“Two things are certain in life – Death and Taxes.”
Yet, large corporations always seem to find a way to avoid paying them. Even in profitable years, you might have heard of companies paying zero taxes on their profits. And no, it’s not done illegally.
These companies have used the law to their advantage and avoided paying taxes to the government without any sort of manipulation or fraudulent practices. To top it off, some of these companies might even go on to receive a tax rebate! This blog will take you through How Big Companies Avoid Paying Taxes?
Understanding Corporate Taxation in India
In India, taxes are charged or levied on both individuals and businesses on two fronts
1. Direct Taxes
2. Indirect Taxes
Direct Taxes are Again Further Subdivided Into Two Categories
1.1 Personal Income Tax
This is the income tax paid by Individual taxpayers – Salaried employees, freelance professionals, government employees, etc.
The taxes are charged based on slab rates that differ based on individual incomes.
1.2 Corporate Tax
Taxes paid by companies – Domestic as well as foreign companies operating in India. CIT rates differ every year based on the Union Budget.
A corporation is a legal entity that has its own identification and authority, under which business is conducted. This identity is separate from its founders and shareholders. Corporations are taxed differently from Individuals. Even under CIT, companies are divided into two categories
1.2.1 Domestic Companies
These are business entities that are incorporated and operate within the borders of India. They are taxed at a universal tax rate. Even domestic companies that have operations in foreign countries but the parent company is wholly controlled in India come under this tax bracket.
1.2.2 Foreign companies
Quite commonly known as MNCs, a foreign company is a firm operating in India with the control and management run abroad in a different country.
How Big Companies Avoid Paying Taxes?
Let’s try understanding How Big Companies Avoid Paying Taxes by comprehending the following points.
1. Depreciation/Accelerated Depreciation
Businesses that have assets such as equipment and machinery get to add depreciation to their tax filing statements every year. Aside from this, they also get to add an additional 20% depreciation if the assets were bought in the same year of filing, which saves companies a lot of money. Given the size and value of the assets of the firm, 20% is a huge margin just from depreciation alone.
2. Traveling Expenses
Business owners, entrepreneurs, and founders have special perks that allow them to use the company’s line of credit for their own expenses and have them written off as business expenses. This is applicable provided they use the company’s account to pay for the asset or service.
This is particularly useful while traveling. When the managing director or CEO of the company has to travel for whatever reason, he or she can write off the travel expenses as business expenses.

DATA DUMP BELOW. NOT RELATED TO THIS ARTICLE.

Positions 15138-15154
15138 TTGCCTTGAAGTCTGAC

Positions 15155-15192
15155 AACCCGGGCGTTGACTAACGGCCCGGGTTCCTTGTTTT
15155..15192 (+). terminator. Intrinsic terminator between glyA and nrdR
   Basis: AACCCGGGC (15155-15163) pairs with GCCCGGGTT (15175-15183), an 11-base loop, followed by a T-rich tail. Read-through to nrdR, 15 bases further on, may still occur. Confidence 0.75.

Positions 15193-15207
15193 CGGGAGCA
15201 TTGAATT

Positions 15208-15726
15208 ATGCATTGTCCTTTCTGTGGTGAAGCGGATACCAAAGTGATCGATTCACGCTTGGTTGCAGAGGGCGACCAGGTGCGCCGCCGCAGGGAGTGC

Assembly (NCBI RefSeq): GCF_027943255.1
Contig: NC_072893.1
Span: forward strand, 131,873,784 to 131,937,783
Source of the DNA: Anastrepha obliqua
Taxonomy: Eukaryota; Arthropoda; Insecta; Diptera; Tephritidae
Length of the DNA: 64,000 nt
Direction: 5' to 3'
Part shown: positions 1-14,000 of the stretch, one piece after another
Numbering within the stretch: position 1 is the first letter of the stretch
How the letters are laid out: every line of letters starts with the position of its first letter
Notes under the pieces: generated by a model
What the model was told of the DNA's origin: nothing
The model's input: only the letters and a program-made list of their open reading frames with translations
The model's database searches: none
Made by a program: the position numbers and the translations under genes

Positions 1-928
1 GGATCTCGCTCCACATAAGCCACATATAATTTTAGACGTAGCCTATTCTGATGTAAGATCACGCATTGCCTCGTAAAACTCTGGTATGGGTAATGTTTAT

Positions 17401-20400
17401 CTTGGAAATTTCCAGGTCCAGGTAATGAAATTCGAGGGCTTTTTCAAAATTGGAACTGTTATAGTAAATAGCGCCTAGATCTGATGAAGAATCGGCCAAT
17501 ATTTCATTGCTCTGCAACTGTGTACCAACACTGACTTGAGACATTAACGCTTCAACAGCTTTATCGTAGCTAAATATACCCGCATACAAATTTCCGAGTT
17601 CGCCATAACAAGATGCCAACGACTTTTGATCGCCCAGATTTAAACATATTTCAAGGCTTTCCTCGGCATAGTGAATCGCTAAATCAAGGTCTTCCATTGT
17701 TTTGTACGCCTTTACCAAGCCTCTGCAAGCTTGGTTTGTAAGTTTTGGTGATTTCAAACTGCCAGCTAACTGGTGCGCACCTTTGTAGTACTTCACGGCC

Donations have been and continue to be one of the biggest tax-saving schemes worldwide. If you make donations to a registered charity or NGO, and you receive a receipt for your donation from the organization, then your firm will be eligible for certain tax benefits.
This is especially useful for publicly listed companies that have CSR objectives as well. Not to mention the fact that every major company has its own charitable foundation as well.
4. Housing Loan
The idea of buying a house through credit or long-term loans seem unattractive. But the concept of home loans can be beneficial in more ways than one. You can claim the interest on the loan as a tax deduction from the house property.
5. Deduct Incomes Taxable Under Other Heads
Indirect incomes earned from sources other than operations are usually filed under the total profits. If you are not aware of this, you might even end up paying higher taxes than normal. The fact is that certain indirect incomes can be filed under different heads and that can save you taxes or might even fetch tax rebates.
6. Taxation on Long-Term Capital Gains
In India, short-term capital gains are charged at a higher rate than long-term capital gains. If you hold an asset such as shares and securities for 36 months/3 years or longer and then decide to sell it, then it is considered a long-term capital gain. Short-term gains are taxed a flat 15% in India.
To save on all the above transactions and more, it is important to note that every transaction needs to have an invoice or receipt to file taxes and make claims.
Along with that, filing taxes on time can also be a money saver as late fees and interest payments are a penalty for entities as well as individuals who file their taxes after the final filing deadline.
Along with that, there are yearly updates on tax reforms which are important to stay in touch with the newest laws and regulations regarding taxation.
That concludes the article on How Big Companies Avoid Paying Taxes, we hope you found it interesting.
This might be an excellent time for investors to enter the market. However, investors with little knowledge can take courses on FinGrad to make the right investment strategy. Happy Investing!
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